IceBite Blog: Living in a Freezer
Dec. 10, 2009. Daily Life in Antarctica
I’ve written a lot about working in Antarctica, but what about living there?
Practically everything is different from our daily routines at home. In some respects that’s nice (no bed to make in the morning :), while others are challenging.
My alarm is set for 7:30 am. With waking up comes the dreaded thought: “Do I really have to get out of my warm sleeping bag into the freezing cold tent? And then change?!” We have very warm sleeping bags, so sleeping at night is very comfortable. But in the morning somehow you need to change into your clothes for the day. By now I have almost perfected the art of changing inside my sleeping bag (which is rather exhausting). There are no showers on site (and anyway, showering at -15°C – basically your freezer! – would not be my first choice…), so we use Wet Wipes to keep clean. The bathroom facilities are an unheated tent with a bucket. Your choice in the morning is using the pee bottle we always carry around, or braving it to the bathroom tent.
In the Dry Valleys we are not allowed to contaminate the environment in any way: no solid or liquid wastes at all can be deposited on the ground. This is why we all have pee bottles, and a big drum where all liquid waste goes. Breakfast is great! We have a great variety of foods, and the toaster contraption for the propane stove works amazingly well. The kitchen and work tents have heaters. For the work tent this is a must since a lot of electronic equipment (including laptops) is rather unhappy being chilled down to -15°C. The kitchen tent is heated while we are in it, and at night (and sometimes during the day while we are out working) everything freezes solid. The water that we brought from McMurdo we keep in coolers, trying to keep it from freezing. We are using about 6 liters (1.5 gallons) of water per person per day. That is the amount of water a shower uses in about 30 seconds! It is an everyday reminder of how much more frugal we can be with the use of natural resources in our lives.
During breakfast we talk about the day’s goals and determine what everyone will be doing during the day. Usually we work in groups of two, both because it makes work more enjoyable and because it’s much safer. Because University Valley is rather small – about 0.8 km by 2 km (0.5 miles by 1.3 miles), we come back to camp for lunch. Food is the fuel your body uses to keep warm, so it’s really important to eat well. Liquids are like the lubricant for your body, so staying well hydrated – especially in this super dry air – is also very important.
But having dinner is just the start of the night. During and after dinner, we spend hours talking about science. We talk about the day’s accomplishments, the observations we made. Because of the wide variety of expertise on the team, sharing observations means we can get everyone’s perspective on what we have found. I am still amazed how many new research ideas we have already come up with during our week in the field! After dinner is also when we make the plan for the next day.
With time, the conversation shifts to numerous other topics: the future of space flight, exploring the planets, history of science and exploration, current news and events. The conversation is always fascinating, and only the thought of having to get up early the next day can convince us to go to bed.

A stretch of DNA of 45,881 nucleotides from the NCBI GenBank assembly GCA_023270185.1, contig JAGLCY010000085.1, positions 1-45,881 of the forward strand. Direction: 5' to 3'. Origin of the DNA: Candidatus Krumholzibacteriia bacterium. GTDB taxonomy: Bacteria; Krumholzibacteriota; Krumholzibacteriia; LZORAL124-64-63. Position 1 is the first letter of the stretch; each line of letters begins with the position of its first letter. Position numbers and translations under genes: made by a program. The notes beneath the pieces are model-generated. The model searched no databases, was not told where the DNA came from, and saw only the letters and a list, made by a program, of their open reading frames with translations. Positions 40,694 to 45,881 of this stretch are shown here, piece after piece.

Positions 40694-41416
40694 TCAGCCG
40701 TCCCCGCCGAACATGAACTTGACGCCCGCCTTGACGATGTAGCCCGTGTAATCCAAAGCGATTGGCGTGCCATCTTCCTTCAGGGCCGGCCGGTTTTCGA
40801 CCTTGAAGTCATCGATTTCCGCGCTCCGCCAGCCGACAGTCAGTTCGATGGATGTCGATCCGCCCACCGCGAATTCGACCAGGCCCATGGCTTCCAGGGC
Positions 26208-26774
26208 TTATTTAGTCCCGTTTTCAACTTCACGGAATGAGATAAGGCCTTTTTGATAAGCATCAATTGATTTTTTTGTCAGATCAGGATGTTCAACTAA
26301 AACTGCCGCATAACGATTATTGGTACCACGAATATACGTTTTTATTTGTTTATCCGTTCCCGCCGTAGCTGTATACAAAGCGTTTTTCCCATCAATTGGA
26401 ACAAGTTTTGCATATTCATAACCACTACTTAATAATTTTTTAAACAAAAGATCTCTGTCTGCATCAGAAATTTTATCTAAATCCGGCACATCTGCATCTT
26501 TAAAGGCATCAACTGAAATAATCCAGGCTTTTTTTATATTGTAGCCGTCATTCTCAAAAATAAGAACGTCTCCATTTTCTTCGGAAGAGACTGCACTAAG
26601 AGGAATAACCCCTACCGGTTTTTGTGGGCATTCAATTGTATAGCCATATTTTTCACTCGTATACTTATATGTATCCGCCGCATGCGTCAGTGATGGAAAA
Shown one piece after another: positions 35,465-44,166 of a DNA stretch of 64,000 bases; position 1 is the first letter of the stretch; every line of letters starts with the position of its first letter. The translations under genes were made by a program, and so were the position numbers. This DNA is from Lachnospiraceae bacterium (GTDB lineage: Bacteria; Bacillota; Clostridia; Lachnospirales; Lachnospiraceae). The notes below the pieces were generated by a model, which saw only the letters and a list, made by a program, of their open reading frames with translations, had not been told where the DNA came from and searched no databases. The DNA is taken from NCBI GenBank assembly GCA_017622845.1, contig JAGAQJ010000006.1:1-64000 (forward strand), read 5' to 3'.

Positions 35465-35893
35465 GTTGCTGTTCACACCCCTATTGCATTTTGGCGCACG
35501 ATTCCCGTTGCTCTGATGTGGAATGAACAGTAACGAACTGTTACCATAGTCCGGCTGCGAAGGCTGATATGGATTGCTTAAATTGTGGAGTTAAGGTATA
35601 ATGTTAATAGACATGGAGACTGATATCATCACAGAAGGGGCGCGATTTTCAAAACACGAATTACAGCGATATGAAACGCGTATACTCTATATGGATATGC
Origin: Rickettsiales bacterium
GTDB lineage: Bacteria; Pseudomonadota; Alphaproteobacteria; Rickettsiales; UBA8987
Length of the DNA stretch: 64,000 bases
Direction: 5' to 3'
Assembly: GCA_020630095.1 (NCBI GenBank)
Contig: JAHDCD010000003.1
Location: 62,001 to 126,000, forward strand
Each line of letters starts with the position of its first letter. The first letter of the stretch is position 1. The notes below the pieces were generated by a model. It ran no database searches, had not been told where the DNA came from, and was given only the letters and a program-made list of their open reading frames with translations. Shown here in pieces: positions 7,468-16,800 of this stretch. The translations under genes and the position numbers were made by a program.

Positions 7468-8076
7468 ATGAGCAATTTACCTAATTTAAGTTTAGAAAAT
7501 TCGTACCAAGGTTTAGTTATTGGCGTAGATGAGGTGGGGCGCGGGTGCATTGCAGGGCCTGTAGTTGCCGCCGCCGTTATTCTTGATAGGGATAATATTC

Two aspects that permeate everything we do in Antarctica are mitigating risk and the weather. Risk and the potential to get hurt are everywhere: whether you are at home in a city or out in the field in the middle of nowhere. But at home if you get hurt, an ambulance would be at your door in a few minutes, and state of the art medical equipment in a hospital would be working to fix any injuries in no time. When we are in the field, it would take at least two hours (roundtrip time from McMurdo to our field site) before we could get medical help. And that assumes the weather is good and that the helicopter can land where the hurt person is.
Just the way we take risks at home, everyone knows that there are risks in exploration. There are always risks when we push the limits of what we know or what we can do. Just as airplane test pilots know the risks, so do all explorers: astronauts, Antarctic field scientists, deep submarine divers, and so on. Risk cannot be taken out of any situation. But being far away from medical help reminds us to take only meaningful risks.
During snow school we do a “whiteout” scenario, where they put buckets on our heads to simulate whiteout conditions. We have to figure out how to find someone who has gone missing – in zero visibility. Certainly 10 people walking around with buckets on their heads is humorous, but Antarctic weather is known for changing incredibly quickly. And even small pockets of bad conditions can develop and make for dangerous situations. At the beginning of our trip Chris, Jen, Denis and I decided to drive over to New Zealand’s research facility, Scott Base, just 3 miles away from McMurdo. The weather in McMurdo was generally good. But half way to Scott Base we were suddenly in complete whiteout conditions. With a cliff on one side.
The least dangerous thing to do in a situation like that is to stay put. We had our big, warm jackets on and could have waited all night if we needed to. After waiting for 10 minutes with no change in conditions, though, two of us decided to go out and see if we could see better from outside the car. The visibility was marginally better this way – just enough that we could mostly see the edge of the road. With the two of us walking in front of the car, we slowly moved forward. About 20 meters later, the visibility suddenly increased. Scott Base was only about a mile further.